There were 438 pupillage registered in 2012, the most recent year for which statistics are available. In the same year, 1,732 students enrolled on the BPTC. Over the last five years, BPTC enrolments have remained broadly the same, while pupillages have dropped by around 20% (in 2008 1,749 students enrolled on the BPTC and there were 562 pupillages).



All this exam will accomplish is a further revenue stream for providers with “exam prep” publications & courses.



I disagree – it’s important that the profession (whether that means the providers, the inns or the barristers themselves) find some way of increasing the likelihood of BPTC graduates turning their qualification into pupillage. If that means making the course harder to get on to, and reducing the number of people on the course, so be it. God knows the BCAT has been supremely unsuccessful.



That’s just perfect! I can understand what they are trying to do, but for those wishing to join the bar, don’t they think it’s hard enough as it is?! Not only do you need to do a monumental amount of mini pupillages, and experience and pro bono and mooting and still get good grades, but you need to pay out so much money that as students, we don’t really have. They seem to put up more boundaries every single year, the BCAT, the interviews, the applications, it goes on and on. Now, without any word or warning, they suddenly, 2 months before applying, spring on students this bombshell! When do they plan to do them? If it’s during term time, good luck with that. What kind of opinion writing? Will it be legal or general. We have no way to prepare for this and I think it is very sneaky to do this now when the 2015 applications open in November. it’s just another thing to discourage people, yes, maybe the right people, but for those who really want to be at the bar, surely their applications give them ample opportunity to demonstrate their determination or the fact they are willing to just hand over a lifetime’s worth of money? I just think they could have done this at a much better time, with proper warnings. Don’t they think it’s already competitive enough with 1500 applications and only 700 places?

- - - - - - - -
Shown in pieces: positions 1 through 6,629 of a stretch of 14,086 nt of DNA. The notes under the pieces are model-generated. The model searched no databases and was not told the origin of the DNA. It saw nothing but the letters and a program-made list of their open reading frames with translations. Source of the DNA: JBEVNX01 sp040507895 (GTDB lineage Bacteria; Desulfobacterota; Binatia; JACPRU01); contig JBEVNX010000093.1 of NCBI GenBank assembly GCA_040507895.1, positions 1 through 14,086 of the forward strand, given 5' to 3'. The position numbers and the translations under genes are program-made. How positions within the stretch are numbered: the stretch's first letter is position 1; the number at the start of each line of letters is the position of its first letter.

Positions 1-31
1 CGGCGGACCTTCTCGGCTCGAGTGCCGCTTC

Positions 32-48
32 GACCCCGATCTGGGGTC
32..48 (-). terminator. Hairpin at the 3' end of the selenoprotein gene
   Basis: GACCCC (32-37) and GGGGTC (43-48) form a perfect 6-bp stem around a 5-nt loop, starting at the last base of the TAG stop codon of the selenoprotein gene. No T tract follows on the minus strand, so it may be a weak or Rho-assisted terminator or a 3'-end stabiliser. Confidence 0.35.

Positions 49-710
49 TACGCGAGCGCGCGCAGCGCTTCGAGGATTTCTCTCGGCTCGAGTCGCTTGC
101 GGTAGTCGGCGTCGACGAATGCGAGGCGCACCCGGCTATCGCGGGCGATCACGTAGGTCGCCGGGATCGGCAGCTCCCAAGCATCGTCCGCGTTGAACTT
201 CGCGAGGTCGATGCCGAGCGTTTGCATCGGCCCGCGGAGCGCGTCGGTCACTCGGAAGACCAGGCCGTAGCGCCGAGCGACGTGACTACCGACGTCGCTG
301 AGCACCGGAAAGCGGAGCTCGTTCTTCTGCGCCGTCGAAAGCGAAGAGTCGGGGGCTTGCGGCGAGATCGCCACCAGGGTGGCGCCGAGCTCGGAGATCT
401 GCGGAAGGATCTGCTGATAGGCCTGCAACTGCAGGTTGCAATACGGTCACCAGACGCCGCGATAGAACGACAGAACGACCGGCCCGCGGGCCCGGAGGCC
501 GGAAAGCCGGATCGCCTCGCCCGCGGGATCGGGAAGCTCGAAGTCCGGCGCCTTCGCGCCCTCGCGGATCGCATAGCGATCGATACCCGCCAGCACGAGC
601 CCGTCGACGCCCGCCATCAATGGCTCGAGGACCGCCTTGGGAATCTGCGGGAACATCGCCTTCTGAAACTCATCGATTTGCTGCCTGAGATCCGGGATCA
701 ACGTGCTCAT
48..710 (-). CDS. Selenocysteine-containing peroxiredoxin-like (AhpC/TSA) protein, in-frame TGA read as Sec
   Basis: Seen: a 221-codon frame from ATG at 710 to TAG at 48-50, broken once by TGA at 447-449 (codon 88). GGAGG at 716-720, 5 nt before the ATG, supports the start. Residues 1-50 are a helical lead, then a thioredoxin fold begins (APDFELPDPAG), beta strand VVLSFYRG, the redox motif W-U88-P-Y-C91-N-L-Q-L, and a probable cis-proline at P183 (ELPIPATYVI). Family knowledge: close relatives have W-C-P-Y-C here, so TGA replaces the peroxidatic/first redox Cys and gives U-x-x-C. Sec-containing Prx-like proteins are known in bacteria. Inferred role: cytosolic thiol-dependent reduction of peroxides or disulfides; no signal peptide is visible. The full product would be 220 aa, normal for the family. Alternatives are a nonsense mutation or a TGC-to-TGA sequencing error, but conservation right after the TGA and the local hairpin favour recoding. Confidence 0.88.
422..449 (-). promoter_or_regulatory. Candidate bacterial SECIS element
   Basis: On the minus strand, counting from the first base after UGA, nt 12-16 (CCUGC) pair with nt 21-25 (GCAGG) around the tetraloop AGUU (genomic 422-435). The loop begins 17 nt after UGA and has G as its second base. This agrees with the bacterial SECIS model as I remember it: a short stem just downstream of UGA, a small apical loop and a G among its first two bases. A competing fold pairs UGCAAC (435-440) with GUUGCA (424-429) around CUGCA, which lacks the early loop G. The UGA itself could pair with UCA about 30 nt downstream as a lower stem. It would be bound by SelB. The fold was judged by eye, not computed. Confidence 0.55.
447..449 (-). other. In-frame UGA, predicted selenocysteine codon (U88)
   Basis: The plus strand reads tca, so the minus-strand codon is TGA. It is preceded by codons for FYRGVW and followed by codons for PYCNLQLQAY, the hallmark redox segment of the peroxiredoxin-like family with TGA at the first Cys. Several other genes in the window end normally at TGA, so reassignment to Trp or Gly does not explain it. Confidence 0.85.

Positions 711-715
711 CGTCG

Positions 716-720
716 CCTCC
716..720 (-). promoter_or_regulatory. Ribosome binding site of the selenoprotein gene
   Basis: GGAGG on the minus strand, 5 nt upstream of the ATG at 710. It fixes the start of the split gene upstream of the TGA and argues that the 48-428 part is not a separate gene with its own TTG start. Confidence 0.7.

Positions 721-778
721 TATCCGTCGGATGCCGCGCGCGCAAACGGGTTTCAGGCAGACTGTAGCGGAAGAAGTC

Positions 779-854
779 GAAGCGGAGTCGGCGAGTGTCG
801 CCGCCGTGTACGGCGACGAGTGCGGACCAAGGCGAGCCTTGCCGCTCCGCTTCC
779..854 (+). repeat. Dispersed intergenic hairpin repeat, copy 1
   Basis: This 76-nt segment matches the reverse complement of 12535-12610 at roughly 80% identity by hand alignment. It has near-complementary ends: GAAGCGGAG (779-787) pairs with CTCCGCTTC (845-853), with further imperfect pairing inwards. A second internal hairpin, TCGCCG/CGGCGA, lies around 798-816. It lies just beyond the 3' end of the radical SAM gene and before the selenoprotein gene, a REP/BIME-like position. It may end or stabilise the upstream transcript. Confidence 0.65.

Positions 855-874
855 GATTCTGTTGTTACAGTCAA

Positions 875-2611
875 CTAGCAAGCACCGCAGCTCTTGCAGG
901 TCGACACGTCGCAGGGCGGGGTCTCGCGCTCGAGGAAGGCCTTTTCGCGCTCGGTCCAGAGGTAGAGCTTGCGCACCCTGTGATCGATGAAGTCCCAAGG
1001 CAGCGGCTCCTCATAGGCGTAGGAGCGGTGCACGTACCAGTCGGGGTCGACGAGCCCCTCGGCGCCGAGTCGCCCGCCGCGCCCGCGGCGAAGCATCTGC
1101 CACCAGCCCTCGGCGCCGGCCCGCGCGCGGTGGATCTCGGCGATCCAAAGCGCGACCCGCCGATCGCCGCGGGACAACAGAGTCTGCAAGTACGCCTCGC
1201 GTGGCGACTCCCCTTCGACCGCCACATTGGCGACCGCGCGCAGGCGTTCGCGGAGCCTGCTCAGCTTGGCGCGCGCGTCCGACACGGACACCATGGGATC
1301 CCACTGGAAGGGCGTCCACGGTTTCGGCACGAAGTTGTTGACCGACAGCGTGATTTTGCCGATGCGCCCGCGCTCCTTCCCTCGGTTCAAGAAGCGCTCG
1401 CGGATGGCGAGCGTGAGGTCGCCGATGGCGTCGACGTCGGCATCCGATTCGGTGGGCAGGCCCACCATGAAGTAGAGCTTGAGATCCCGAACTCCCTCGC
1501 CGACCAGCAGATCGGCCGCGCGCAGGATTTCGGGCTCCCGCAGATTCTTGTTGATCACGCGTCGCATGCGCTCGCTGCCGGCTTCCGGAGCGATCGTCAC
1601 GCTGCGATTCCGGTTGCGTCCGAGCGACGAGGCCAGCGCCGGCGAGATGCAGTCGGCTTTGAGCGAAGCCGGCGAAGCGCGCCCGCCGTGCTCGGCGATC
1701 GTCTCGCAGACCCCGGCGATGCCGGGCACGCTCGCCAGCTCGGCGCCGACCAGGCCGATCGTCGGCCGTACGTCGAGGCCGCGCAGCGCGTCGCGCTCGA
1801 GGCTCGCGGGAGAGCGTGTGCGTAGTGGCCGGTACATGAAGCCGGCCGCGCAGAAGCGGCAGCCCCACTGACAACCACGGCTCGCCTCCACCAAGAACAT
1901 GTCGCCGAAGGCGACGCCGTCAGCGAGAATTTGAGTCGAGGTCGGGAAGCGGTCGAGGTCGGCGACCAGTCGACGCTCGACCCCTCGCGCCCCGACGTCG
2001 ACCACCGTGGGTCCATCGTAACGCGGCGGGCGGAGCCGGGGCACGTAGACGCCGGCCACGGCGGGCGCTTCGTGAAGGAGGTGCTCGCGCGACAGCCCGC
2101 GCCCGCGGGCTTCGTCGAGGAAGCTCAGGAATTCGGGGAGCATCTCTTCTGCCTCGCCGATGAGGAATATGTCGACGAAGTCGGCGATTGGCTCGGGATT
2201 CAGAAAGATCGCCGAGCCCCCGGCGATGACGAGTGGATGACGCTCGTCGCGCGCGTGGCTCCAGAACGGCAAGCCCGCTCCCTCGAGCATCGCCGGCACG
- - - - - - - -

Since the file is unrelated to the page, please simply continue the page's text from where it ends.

Not Amused

Kirsty, the vast majority of people on the BPTC need to be protected from themselves. I understand that part of that process puts extra work on the candidates who were likely to succeed. That is a price worth paying.